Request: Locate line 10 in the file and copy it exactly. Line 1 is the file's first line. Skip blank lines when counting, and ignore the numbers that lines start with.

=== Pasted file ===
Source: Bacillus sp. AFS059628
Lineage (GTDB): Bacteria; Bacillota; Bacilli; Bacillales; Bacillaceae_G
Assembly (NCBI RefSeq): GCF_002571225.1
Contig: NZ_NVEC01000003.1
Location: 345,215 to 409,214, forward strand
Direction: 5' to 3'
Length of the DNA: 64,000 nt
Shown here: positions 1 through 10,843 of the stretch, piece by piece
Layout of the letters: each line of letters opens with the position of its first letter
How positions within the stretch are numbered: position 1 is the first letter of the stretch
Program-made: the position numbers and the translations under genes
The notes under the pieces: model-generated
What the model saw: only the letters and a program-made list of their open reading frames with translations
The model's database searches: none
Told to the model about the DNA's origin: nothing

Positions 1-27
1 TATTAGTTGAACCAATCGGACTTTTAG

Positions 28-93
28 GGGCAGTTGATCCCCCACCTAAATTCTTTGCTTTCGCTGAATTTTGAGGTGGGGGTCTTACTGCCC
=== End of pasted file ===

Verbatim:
How positions within the stretch are numbered: position 1 is the first letter of the stretch